And because it is digital, almost any document or asset can be expressed in code and then expressed in a ledger entry, Deloitte says, making the technology widely applicable.
Who is developing blockchain systems?
A number of initiatives have cropped up recently to help push blockchain into more mainstream usage. This typically means creating private networks for shared systems of records.
In September 2015, nine financial companies joined the R3 consortium to invest in blockchain in the finance sector: Barclays, BBVA, Commonwealth Bank of Australia, Credit Suisse, Goldman Sachs, JP Morgan, RBS, State Street, and UBS. Just two weeks later they were quickly joined by another 13 – turning the consortium into a who's who of big financial interest – with Morgan Stanley, Deutsche Bank, HSBC and Societe Generale just some of the members.
Meanwhile, some financial heavy hitters, like JP Morgan and Deutsche Borse Group, were joined with technology giants like Intel, Fujitsu, IBM and Hitachi in putting their collective muscle behind The Linux Foundation's Hyperledger project. (See also: Why banks are betting on the blockchain - not bitcoin - to transform the financial sector)
Hyperledger intends to advance the blockchain project by setting open standards collaboratively, so a network of businesses can agree on using one, decentralised public ledger.
IBM, meanwhile, has launched its own blockchain-as-a-service – available to developers on the cloud so businesses can begin experimenting with use-cases with a fully configured blockchain out-of-the-box. (See also: Blockchain needs Linux-style open community to succeed in the enterprise, says IBM CTO)
And that same Deloitte report highlights Ethereum – now available on the Microsoft Azure platform – which is a framework for supporting internet of things applications with transaction processing, itself trading a cryptocurrency called Ether that has been second only to bitcoin in terms of value.
IBM's Jerry Cuomo believes there are people out there who are fundamentally misunderstanding the best uses for the technology.
"We sometimes get confused with the technology – for example we can use blockchain to replace a distributed database," Cuomo says. "But that's a terrible use of blockchain."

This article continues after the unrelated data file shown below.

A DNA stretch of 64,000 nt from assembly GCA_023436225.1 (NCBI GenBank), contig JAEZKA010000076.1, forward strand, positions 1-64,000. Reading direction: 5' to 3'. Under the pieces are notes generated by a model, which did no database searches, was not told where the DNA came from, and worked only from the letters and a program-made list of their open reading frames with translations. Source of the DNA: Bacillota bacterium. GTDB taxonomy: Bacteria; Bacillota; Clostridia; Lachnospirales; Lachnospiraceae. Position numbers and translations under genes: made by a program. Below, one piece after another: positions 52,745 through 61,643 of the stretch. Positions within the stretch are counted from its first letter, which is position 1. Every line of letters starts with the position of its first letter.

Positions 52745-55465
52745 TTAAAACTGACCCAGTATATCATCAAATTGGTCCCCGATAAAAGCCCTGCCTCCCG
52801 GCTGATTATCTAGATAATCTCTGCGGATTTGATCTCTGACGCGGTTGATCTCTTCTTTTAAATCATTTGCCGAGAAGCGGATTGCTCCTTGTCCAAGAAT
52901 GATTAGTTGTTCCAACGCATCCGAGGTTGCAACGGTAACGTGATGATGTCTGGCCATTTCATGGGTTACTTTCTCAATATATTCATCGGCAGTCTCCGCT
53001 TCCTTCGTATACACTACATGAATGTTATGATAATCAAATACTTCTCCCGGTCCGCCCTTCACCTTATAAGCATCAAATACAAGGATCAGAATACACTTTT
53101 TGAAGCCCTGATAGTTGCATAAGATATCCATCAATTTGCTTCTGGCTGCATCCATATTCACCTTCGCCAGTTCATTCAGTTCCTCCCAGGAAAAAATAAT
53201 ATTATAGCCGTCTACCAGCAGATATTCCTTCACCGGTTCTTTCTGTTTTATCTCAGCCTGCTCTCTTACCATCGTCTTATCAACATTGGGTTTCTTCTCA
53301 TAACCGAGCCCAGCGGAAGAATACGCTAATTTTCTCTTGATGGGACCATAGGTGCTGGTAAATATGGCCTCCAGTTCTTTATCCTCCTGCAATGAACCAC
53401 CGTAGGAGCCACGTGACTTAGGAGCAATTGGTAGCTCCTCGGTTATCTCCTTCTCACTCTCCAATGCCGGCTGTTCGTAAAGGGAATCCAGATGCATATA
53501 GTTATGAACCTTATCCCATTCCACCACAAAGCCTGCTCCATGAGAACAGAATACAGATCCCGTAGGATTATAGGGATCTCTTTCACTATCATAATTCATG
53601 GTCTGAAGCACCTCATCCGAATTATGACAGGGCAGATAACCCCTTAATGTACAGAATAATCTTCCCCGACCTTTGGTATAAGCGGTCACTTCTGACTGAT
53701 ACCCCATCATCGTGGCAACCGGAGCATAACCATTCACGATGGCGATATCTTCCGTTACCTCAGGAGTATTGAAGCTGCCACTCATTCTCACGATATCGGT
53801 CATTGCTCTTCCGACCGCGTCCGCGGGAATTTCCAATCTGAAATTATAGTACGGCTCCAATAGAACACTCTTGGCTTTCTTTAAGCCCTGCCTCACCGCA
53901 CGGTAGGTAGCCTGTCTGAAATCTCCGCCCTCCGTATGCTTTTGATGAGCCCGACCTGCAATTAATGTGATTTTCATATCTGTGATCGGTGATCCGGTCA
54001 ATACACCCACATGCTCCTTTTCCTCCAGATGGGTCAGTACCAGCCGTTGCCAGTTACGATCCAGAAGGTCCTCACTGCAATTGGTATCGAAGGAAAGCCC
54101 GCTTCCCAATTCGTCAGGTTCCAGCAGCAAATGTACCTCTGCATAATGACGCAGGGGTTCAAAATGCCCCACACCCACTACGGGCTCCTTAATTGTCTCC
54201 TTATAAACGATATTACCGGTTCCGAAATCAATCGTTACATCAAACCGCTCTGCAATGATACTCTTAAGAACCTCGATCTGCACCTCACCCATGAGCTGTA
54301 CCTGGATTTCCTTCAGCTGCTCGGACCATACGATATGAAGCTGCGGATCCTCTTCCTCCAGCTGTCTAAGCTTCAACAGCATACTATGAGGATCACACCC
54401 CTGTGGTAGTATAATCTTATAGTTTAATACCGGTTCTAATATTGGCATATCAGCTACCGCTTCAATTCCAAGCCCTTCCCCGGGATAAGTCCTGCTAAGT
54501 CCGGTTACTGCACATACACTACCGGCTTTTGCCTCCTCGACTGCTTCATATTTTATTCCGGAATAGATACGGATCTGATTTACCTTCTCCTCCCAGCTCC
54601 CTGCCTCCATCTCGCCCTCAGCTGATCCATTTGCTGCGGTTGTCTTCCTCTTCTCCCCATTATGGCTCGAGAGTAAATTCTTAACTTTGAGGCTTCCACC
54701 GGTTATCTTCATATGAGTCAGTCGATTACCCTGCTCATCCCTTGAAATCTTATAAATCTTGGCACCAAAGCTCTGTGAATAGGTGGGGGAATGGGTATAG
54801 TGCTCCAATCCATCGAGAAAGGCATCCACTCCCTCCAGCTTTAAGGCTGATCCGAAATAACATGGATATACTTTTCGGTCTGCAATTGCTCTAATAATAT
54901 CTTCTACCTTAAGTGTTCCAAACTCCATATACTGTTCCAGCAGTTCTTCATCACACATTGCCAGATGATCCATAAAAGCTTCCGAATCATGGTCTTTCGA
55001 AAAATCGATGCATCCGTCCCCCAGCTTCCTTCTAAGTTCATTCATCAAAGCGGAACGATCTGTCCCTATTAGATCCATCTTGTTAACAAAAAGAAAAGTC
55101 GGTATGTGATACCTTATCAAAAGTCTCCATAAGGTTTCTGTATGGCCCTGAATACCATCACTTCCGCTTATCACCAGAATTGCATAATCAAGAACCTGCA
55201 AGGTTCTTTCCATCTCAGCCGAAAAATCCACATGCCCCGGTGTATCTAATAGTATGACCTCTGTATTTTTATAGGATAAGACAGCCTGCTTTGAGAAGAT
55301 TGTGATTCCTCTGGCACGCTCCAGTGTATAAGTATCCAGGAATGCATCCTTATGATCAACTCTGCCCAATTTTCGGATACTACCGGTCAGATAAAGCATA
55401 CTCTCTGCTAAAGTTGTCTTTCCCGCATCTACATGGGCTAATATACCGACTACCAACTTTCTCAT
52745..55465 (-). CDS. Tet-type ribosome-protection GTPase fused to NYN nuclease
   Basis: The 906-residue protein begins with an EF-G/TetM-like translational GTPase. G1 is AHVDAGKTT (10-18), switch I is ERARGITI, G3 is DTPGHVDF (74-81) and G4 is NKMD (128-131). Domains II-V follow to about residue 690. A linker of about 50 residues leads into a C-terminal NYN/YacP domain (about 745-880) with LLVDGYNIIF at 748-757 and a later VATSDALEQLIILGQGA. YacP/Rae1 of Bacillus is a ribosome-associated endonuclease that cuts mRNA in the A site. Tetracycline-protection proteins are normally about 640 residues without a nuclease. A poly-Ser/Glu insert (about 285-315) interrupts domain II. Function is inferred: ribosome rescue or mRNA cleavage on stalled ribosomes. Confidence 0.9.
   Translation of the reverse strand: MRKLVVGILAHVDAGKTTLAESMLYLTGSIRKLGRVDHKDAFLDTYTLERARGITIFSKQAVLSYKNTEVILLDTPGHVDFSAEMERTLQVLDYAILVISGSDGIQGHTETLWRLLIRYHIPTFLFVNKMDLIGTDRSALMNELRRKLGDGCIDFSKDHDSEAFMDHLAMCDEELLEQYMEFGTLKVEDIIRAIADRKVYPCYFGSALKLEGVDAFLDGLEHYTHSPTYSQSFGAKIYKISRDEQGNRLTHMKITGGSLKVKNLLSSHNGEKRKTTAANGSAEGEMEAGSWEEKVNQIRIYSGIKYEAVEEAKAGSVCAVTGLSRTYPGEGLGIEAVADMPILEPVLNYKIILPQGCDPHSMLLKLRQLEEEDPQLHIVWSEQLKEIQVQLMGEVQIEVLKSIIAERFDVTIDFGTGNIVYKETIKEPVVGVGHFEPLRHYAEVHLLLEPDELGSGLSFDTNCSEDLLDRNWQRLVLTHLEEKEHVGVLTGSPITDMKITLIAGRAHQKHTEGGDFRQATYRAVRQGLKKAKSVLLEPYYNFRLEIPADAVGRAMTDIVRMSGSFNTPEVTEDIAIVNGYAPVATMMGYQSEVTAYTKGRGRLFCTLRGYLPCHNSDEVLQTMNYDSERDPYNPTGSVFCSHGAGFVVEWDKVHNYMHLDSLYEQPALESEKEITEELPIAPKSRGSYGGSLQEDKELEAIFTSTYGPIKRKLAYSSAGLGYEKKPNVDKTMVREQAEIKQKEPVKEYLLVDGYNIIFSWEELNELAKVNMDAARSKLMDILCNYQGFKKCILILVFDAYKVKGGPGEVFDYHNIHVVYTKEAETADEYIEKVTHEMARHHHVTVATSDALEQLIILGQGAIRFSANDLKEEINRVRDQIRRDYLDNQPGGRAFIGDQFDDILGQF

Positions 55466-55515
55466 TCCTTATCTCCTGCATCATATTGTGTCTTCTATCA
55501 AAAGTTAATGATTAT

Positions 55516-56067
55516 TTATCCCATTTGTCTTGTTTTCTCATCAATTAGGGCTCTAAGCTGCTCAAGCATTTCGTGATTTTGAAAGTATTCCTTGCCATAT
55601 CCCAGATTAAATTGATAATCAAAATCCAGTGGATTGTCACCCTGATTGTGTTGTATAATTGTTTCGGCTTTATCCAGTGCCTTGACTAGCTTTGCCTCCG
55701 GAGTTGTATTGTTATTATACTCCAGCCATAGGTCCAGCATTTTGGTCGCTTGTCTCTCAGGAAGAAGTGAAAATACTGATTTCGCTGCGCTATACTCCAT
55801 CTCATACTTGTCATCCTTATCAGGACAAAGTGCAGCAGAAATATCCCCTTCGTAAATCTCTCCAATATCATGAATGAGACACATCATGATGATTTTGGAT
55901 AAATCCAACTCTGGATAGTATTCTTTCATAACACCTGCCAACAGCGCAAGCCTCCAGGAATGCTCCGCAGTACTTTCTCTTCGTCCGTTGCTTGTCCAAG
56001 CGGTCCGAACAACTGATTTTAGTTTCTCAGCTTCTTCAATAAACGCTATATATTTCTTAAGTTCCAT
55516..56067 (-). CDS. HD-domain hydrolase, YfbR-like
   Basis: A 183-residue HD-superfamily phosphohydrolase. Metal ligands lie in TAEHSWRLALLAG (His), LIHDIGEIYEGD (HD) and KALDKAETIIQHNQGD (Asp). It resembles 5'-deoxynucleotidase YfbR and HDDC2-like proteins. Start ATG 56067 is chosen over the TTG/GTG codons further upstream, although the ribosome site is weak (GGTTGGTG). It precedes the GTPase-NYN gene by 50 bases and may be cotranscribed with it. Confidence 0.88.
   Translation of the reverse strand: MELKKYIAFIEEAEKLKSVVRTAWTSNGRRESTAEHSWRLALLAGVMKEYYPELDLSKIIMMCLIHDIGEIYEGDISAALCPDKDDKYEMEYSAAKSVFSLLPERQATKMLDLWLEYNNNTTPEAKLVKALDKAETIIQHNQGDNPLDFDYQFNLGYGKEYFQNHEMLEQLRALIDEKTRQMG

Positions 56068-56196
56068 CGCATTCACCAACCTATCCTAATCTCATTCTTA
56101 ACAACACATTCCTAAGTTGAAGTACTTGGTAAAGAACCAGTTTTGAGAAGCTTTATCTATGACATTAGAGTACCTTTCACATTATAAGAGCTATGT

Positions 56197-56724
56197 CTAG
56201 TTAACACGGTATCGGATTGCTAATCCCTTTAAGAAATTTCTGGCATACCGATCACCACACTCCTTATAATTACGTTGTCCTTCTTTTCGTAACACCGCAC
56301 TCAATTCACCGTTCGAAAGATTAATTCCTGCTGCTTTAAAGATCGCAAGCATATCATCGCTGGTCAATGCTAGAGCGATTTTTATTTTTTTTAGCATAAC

"There are great databases out there; this is not one of those purposes. You wouldn't apply a blockchain design pattern to solve a database problem."
"Blockchain makes sense when you're bringing businesses together with this consensus," Cuomo says. "The technology is important, but without building out that business collaboration? It's kind of missing the point."
Both banks and vendors that are invested in blockchain have moved on from a wait-and-see approach to proof of concepts, active testing, and even full deployment, while at the same time enthusing about the possibilities.
While financial services and insurance industries see blockchain as a way to strengthen anti-fraud methods, the other, darker side of that is the amount of money laundering that is being conducted through cryptocurrencies like bitcoin.
The 2017 cryptocurrency spike where bitcoin hit an all-time high of nearly $20,000 per coin drew considerable public attention – especially when a dramatic plummet soon wiped out over $550 billion in a month.
And businesses are starting to raise serious amounts of capital through something called an initial coin offering (ICO) whereby a percentage of a new business is sold to early backers, typically in bitcoin, in return for ‘tokens'.
ICOs are totally unregulated at the moment but US regulators are taking ICOs seriously. The American Securities and Exchange Commission, for instance, has now raised the issue in the Senate.
While the volatility in crypto represents the unregulated side of blockchain, it's clear that big finance, pharma, supply chain and logistics businesses all see a future for the technology in driving efficiencies and transforming the way transactions are handled. Analyst house Gartner anticipates nearly $4 trillion in yearly IT spending for 2018, and this will be led by artificial intelligence, the internet of things, and blockchain.
So while blockchain is very much a nascent technology that is still finding its feet, it's also clear that it's making great strides – and businesses that leverage it successfully early are likely to reap the rewards.